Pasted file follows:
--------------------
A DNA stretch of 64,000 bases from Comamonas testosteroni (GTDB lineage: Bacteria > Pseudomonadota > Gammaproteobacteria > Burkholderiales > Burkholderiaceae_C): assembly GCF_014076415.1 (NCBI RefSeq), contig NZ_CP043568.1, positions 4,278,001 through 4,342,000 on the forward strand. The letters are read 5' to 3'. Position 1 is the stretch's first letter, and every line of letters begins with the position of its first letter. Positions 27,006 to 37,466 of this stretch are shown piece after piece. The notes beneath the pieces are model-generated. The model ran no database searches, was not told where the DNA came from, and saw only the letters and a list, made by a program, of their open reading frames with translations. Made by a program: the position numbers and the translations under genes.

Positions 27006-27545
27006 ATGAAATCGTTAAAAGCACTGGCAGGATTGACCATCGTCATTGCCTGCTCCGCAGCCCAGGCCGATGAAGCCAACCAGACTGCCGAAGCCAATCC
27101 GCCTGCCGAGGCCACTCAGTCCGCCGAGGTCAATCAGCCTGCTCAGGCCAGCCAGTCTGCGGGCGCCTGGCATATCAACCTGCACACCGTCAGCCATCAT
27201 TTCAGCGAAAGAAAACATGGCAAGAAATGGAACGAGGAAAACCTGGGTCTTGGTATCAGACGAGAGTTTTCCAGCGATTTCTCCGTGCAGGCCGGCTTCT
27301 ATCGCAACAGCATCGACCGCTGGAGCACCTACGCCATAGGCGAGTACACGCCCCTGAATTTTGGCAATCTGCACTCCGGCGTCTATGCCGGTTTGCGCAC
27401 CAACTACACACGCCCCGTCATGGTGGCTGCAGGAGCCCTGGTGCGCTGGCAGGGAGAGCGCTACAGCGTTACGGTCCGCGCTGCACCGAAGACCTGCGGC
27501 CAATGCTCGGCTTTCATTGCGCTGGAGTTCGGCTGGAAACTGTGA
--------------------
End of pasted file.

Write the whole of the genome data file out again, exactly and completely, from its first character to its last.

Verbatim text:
A DNA stretch of 64,000 bases from Comamonas testosteroni (GTDB lineage: Bacteria > Pseudomonadota > Gammaproteobacteria > Burkholderiales > Burkholderiaceae_C): assembly GCF_014076415.1 (NCBI RefSeq), contig NZ_CP043568.1, positions 4,278,001 through 4,342,000 on the forward strand. The letters are read 5' to 3'. Position 1 is the stretch's first letter, and every line of letters begins with the position of its first letter. Positions 27,006 to 37,466 of this stretch are shown piece after piece. The notes beneath the pieces are model-generated. The model ran no database searches, was not told where the DNA came from, and saw only the letters and a list, made by a program, of their open reading frames with translations. Made by a program: the position numbers and the translations under genes.

Positions 27006-27545
27006 ATGAAATCGTTAAAAGCACTGGCAGGATTGACCATCGTCATTGCCTGCTCCGCAGCCCAGGCCGATGAAGCCAACCAGACTGCCGAAGCCAATCC
27101 GCCTGCCGAGGCCACTCAGTCCGCCGAGGTCAATCAGCCTGCTCAGGCCAGCCAGTCTGCGGGCGCCTGGCATATCAACCTGCACACCGTCAGCCATCAT
27201 TTCAGCGAAAGAAAACATGGCAAGAAATGGAACGAGGAAAACCTGGGTCTTGGTATCAGACGAGAGTTTTCCAGCGATTTCTCCGTGCAGGCCGGCTTCT
27301 ATCGCAACAGCATCGACCGCTGGAGCACCTACGCCATAGGCGAGTACACGCCCCTGAATTTTGGCAATCTGCACTCCGGCGTCTATGCCGGTTTGCGCAC
27401 CAACTACACACGCCCCGTCATGGTGGCTGCAGGAGCCCTGGTGCGCTGGCAGGGAGAGCGCTACAGCGTTACGGTCCGCGCTGCACCGAAGACCTGCGGC
27501 CAATGCTCGGCTTTCATTGCGCTGGAGTTCGGCTGGAAACTGTGA